We conducted bivariate analysis to generate unadjusted prevalence ratios and chi-squared values. We conducted multivariable analysis to identify potential factors independently associated with non-fatal injuries while controlling for potential confounding. Independent variables that were statistically significant at the bivariate analysis at p<0.2 and those known from the literature to be associated with injuries were considered for modelling in the multivariable analysis as recommended by In Lee [22]. Given the high prevalence of the outcome from our study (non-fatal injury prevalence, 18.2%), we used modified Poisson regression model via generalized linear models to estimate unadjusted and adjusted prevalence ratios (PRs) and corresponding 95% Confidence Intervals of factors associated with non-fatal injury prevalence [8]. Modified Poisson regression was preferred over logistic regression because when the proportion of the outcome is >10%, odds ratios give biased estimates of prevalence ratios [9, 10].


Ethical approval


This study was approved by the Higher Degrees Research and Ethics Committee of Makerere University, School of Public Health. We obtained permission to conduct the study from Mbarara Municipal Council offices. We also obtained written informed consent from the study participants. The data obtained was also treated with strict confidentiality: stored in password-protected computers only accessed by the research supervisor and the Principal Investigator. We referred participants who complained of persistent pain and injuries to the nearest health facility for medical attention.



Results Up    Down

Socio-demographic characteristics


Overall, we included 966 individuals from 212 households. The median age of participants was 20 years (Q1=0.3; Q3=68), 24.8% (240/966) were aged 16-25 years, and 53.5% (517/966) were females. Almost half, 48.9% (472/966) of the participants were in the middle wealth quartile, and 71.5% (691/966) had attained either or both primary or secondary education (Table 1).


Prevalence of non-fatal injuries


The prevalence of all non-fatal injuries was 18.2% (176/966) of which 92% (162/176) were unintentional non-fatal injuries. Participants aged ≥35 years had the highest prevalence of non-fatal injuries at 22.7% (40/176). Non-fatal injuries were common among males at 54.6% (96/176), and the urban division registered the highest number of non-fatal injuries at 60.2% (106/176) see Table 2.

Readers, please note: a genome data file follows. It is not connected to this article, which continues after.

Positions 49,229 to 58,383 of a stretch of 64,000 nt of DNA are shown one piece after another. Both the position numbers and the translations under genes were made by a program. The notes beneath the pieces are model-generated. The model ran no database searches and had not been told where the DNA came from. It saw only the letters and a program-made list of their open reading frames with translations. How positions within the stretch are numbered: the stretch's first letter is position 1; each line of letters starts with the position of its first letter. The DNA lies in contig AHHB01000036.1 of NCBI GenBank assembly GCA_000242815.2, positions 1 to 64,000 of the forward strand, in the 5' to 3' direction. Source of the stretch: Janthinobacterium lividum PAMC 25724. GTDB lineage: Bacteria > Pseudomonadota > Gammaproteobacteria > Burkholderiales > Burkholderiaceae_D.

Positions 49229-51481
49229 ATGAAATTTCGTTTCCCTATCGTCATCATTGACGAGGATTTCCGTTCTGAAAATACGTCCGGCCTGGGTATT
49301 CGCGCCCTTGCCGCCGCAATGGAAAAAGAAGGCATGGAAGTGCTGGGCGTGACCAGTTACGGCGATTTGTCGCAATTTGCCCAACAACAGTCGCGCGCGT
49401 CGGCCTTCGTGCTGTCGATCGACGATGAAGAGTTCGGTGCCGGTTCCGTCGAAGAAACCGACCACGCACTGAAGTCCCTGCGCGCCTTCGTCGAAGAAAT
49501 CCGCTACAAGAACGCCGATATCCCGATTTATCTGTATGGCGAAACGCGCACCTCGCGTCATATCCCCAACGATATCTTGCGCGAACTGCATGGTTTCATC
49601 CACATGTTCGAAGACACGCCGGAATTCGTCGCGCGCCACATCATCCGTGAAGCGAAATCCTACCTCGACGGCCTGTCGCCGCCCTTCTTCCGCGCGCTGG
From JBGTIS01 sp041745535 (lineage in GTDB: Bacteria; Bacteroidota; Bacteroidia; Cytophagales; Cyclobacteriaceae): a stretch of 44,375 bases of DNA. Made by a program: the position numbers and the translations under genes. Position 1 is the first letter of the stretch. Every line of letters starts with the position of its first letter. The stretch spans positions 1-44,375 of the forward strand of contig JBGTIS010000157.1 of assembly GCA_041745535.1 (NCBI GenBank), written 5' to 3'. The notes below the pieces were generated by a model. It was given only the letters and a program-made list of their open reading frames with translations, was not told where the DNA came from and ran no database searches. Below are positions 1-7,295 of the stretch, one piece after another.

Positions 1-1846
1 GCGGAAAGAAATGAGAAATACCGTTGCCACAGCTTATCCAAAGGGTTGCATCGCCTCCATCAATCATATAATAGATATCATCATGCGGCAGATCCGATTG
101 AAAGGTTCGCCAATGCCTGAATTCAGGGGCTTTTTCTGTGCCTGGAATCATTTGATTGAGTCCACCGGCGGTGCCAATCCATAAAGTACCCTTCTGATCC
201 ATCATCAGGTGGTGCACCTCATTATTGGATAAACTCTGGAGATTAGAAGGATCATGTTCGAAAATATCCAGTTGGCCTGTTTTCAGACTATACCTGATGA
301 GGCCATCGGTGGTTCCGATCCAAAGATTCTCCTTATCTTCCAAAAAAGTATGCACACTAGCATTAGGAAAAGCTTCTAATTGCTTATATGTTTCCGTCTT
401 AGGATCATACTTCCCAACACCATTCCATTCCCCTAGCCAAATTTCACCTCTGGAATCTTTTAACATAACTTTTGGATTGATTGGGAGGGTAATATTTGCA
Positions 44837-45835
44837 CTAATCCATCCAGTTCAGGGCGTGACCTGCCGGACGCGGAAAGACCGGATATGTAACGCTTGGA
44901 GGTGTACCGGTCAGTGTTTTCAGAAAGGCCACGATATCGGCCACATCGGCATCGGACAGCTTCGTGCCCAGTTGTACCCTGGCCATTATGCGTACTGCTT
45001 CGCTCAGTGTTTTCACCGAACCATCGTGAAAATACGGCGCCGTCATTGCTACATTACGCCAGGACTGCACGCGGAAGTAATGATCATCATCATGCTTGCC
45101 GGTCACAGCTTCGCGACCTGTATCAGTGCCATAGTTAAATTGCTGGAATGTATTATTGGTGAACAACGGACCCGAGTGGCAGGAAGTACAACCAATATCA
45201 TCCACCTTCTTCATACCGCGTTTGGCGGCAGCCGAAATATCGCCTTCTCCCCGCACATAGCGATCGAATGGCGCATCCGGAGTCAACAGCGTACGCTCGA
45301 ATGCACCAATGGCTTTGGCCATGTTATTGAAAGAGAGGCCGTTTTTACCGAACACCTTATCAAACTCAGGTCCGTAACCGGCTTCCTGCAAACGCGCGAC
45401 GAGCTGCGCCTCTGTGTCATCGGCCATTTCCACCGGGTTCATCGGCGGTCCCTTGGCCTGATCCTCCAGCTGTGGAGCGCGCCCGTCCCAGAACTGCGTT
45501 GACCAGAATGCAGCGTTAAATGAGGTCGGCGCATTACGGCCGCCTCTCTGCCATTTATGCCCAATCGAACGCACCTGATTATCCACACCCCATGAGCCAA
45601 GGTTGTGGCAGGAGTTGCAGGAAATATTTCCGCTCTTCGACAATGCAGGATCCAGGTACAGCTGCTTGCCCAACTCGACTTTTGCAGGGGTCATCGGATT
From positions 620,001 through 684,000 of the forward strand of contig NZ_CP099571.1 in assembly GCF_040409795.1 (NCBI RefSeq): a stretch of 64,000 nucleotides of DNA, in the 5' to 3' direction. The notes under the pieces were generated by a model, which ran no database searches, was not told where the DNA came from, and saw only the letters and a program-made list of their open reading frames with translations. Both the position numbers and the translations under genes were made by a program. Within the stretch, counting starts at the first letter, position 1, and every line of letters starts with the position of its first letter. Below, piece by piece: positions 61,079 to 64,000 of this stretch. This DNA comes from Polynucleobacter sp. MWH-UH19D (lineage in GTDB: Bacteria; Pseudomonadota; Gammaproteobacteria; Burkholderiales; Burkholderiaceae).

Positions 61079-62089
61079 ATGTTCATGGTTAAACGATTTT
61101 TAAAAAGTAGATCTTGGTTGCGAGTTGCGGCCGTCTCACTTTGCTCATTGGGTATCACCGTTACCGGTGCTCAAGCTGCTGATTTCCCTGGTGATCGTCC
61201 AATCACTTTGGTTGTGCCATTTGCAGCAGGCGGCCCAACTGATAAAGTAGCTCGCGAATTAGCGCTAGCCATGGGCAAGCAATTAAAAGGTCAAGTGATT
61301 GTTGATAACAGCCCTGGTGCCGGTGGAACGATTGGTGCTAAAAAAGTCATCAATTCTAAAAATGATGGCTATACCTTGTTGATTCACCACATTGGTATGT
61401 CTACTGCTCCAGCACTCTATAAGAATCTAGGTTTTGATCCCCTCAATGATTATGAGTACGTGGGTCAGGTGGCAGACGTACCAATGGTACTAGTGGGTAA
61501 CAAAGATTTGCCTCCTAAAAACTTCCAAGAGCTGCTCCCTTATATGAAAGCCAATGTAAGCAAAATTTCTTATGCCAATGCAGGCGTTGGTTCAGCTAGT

Causes of non-fatal injuries


The reported highest cause of non-fatal injuries was falls 27.3% (48/176) followed by RTIs 26.7% (47/176) and burns 16.5% (29/176). Poisoning 2.8% (5/176) constituted the lowest (Figure 3). Burns were the common cause of non-fatal injuries at 32.3% (10/31) among participants aged 0-5 years. Falls 47.2% (17/36) and cuts 19.4% (7/36) were highest among participants aged 6-15 years and RTIs highest among those aged over 35 years at 45% (18/40).


Injury event characteristics


A small proportion 5.1% (9/176) of the injured people had consumed alcohol before the injury event. More than half 53.2% (25/47) of the RTIs victims were travelling on motorcycles at the time of injury, 53.2% (25/47) were speeding and 80% (20/25) of the motorcycle riders had never used a helmet while riding. Half of the fall victims 52.1% (25/48) fell while walking, and hot liquids were the leading cause of burns at 72.4% (21/29). For violence 7.9% (14/176), strangers were the common perpetrators of violence at 42.8% (6/14) followed by intimate partners at 28.6% (4/14). An equal proportion, 40% (2/5) were poisoned by a cleaning agent and poisonous plant (Table 3).


Factors associated with non-fatal injuries


At bivariate analysis, non-fatal injury was associated with being male (unadjusted PR = 1.4, 95% CI: 1.1 - 1.8), a casual labourer (unadjusted PR = 2.0, 95% CI: 1.1 - 3.6), staying in an urban division (unadjusted PR = 1.6, 95% CI: 1.2 - 2.1), and being a non-native (unadjusted PR = 0.3, 95% CI: 0.2 - 0.3). After adjusting for confounders, factors that remained statistically significant regarding association with non-fatal injury were occupation as casual laborer (adjusted PR=2.1, 95% CI: 1.2 - 3.7), urban residency, Kakoba division (adjusted PR=1.5, 95% CI: 1.1 - 1.9), and being a non-native (adjusted PR=1.7, 95% CI: 1.3 - 2.3) see Table 3 (Suite).



Discussion Up    Down